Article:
- Bradley Manning - espionage - USA - WikiLeaks
WikiLeaks hails ‘strategic victory’ in Manning sentence
WikiLeaks hailed the 35-year sentence handed to former US soldier Bradley Manning on Wednesday as a “strategic victory”. Manning, whose leaked cables saw the organisation shoot to international prominence, was expected to receive a heavier sentence.
WikiLeaks hailed the sentencing of former US soldier Bradley Manning on Wednesday as a "significant strategic victory".
The pro-transparency organisation founded by Julian Assange calculated in a tweet how soon Manning would be eligible for release. “Significant strategic victory in Bradley Manning case. Bradley Manning now eligible for release in less than nine years, 4.4 in one calculation," it said.
WikiLeaks shot to international prominence in 2010 when it began publishing hundreds of thousands of documents obtained by Manning, who was a junior intelligence analyst at a US base near Baghdad at the time.
Manning was convicted last month of 20 offences including six Espionage Act violations, five theft counts and computer fraud, having earlier admitted that he had leaked more than 700,000 reports from the wars in Afghanistan and Iraq and confidential US diplomatic cables.
Details from some of the diplomatic cables embarrassed senior officials on nearly every continent.
Guards hurried Manning out of the courtroom on Wednesday as supporters shouted: “We’ll keep fighting for you, Bradley” and “You’re our hero”.
Supporters paint Manning as a voice of conscience who lifted a veil on what he considered the worst transgressions of US foreign policy.
“I believed I was going to help people, not hurt people,” he said last week, apologising for the “unexpected results” of his actions.
Disturbed by the violent reports he read as an intelligence analyst in Iraq in 2009, Manning began downloading the files and passing them to WikiLeaks until his arrest in May 2010.
A US Army video recording of two Apache helicopters gunning down a group of Iraqis in Baghdad, an attack that killed at least 12 men and wounded two children, was an incident Manning said "burdens me emotionally" and was among his first leaks.
"They dehumanised the individuals they were engaging and seemed to not value human life by referring to them as 'dead bastards' and congratulating themselves on their ability to kill in large numbers," Manning said in court.
‘A casualty of war’
Daniel Ellsberg – the military analyst who famously leaked the Pentagon Papers, a top secret study that detailed how the government had misled the public about the Vietnam War – has called Manning a hero deserving of the Nobel Peace Prize.
In an interview after the sentencing, Ellsberg said that Manning was “one more casualty of a horrible, wrongful war that he tried to shorten”.
“I think his example will always be an inspiration of civil and moral courage to truth tellers in the future,” Ellsberg said.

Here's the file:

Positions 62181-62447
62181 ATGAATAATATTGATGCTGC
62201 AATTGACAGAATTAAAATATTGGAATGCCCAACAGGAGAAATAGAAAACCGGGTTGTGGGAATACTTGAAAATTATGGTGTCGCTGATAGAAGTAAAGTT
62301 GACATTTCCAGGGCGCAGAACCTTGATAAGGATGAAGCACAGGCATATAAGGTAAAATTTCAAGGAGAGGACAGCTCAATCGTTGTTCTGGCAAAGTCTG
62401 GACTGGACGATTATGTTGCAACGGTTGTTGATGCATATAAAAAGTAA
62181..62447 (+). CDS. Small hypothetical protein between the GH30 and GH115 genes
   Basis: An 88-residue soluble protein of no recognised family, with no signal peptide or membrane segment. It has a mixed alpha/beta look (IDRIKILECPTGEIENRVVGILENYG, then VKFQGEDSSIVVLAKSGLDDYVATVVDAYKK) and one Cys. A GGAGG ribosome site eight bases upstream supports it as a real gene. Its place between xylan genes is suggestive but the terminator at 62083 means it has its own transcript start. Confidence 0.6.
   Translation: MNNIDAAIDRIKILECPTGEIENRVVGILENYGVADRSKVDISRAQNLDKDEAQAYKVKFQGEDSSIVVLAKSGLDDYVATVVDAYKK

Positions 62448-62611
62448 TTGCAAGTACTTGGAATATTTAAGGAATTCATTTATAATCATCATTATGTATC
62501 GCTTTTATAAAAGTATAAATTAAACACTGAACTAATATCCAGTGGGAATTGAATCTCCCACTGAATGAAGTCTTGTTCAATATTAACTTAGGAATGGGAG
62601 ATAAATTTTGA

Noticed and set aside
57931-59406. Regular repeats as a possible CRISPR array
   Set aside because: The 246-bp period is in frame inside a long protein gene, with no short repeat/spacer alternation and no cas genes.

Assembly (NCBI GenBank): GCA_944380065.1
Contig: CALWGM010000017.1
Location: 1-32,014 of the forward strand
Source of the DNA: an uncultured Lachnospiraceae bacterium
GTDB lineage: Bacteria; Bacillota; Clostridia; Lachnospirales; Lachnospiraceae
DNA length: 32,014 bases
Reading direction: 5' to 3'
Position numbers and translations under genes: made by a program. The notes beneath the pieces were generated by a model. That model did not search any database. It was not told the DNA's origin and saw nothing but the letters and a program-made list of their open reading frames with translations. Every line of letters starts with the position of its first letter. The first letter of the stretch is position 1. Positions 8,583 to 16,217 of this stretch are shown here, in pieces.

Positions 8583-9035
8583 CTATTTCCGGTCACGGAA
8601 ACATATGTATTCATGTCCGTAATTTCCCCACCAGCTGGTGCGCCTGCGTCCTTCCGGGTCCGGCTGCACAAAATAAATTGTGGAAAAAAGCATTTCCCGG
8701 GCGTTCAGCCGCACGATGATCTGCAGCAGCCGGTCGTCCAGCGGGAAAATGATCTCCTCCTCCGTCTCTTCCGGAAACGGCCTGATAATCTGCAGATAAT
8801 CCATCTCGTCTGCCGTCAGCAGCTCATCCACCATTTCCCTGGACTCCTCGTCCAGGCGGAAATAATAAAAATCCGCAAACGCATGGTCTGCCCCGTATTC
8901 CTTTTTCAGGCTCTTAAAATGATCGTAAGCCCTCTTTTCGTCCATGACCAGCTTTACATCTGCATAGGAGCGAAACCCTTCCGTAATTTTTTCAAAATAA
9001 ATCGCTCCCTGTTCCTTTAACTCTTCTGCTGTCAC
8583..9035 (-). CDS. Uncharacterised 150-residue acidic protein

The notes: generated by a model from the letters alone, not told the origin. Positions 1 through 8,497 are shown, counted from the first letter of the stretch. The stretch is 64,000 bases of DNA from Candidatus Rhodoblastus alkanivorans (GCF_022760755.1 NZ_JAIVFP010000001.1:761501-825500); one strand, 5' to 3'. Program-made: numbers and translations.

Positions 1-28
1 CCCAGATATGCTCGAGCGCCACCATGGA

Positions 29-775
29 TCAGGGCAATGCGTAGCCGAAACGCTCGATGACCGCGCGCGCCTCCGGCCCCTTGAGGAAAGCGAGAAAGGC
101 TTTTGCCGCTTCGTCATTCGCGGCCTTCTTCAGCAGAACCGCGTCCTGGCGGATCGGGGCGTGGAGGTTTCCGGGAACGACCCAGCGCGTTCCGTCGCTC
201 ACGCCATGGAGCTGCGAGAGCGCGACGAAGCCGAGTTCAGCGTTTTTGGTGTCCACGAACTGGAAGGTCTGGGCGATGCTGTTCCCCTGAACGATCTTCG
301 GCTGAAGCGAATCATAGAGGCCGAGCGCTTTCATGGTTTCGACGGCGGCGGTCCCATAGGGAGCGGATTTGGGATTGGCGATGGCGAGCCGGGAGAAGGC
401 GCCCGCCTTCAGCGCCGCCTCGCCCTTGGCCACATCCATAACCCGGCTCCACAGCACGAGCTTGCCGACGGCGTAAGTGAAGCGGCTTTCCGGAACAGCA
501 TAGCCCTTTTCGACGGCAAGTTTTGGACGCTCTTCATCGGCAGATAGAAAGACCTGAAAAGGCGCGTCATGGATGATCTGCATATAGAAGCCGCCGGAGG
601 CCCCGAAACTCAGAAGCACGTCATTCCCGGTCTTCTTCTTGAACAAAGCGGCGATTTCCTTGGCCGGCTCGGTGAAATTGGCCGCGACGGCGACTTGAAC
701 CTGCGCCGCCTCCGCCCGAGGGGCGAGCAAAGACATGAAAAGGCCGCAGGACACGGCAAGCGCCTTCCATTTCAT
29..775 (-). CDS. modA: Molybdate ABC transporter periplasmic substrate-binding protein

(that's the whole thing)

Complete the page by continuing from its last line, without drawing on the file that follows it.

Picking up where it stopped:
More than 100,000 people have signed a petition calling for his nomination for the prestigious award.
The Bradley Manning Support Network, meanwhile, has received donations to pay his legal costs and has campaigned relentlessly on his behalf.
There was no immediate word from Manning’s mother in Wales, who was reported to be in poor health, but the soldier’s uncle, who is also Welsh, deplored the sentence.
“I hope it will be reduced,” Kevin Fox told BBC television. “To be honest, he shouldn’t have been given any time at all. In my eyes, he is a hero.”
While WikiLeaks hailed his sentence as short, experts and transparency advocates consider 35 years a strong deterrent to others who may consider exposing US government secrets.
“It’s more than 17 times the next-longest sentence ever served” for turning over secret material to the media, Elizabeth Goitein, co-director of the Liberty and National Security Program at the Brennan Center for Justice, told Reuters. “It is in line with sentences for paid espionage for the enemy.”
The American Civil Liberties Union denounced the sentence.
“When a soldier who shared information with the press and public is punished far more harshly than others who tortured prisoners and killed civilians, something is seriously wrong with our justice system,” said Ben Wizner, director of the ACLU’s Speech, Privacy & Technology Project.
But the prosecution presented a far darker view of Manning, saying he set out to harm the country he had pledged to serve.
"He was not a troubled young soul, he was a determined soldier with the knowledge, ability and desire to harm the United States in its war effort," lead prosecutor Major Ashden Fein told the court.
Fein was unable however to prove that Manning aided the enemy, a crime punishable by life in prison.
The trial has drawn further attention to the Obama administration’s aggressive pursuit of leakers. The administration has charged seven people with leaking to the news media, while only three were prosecuted in all previous presidential administrations combined.
(FRANCE 24 with wires)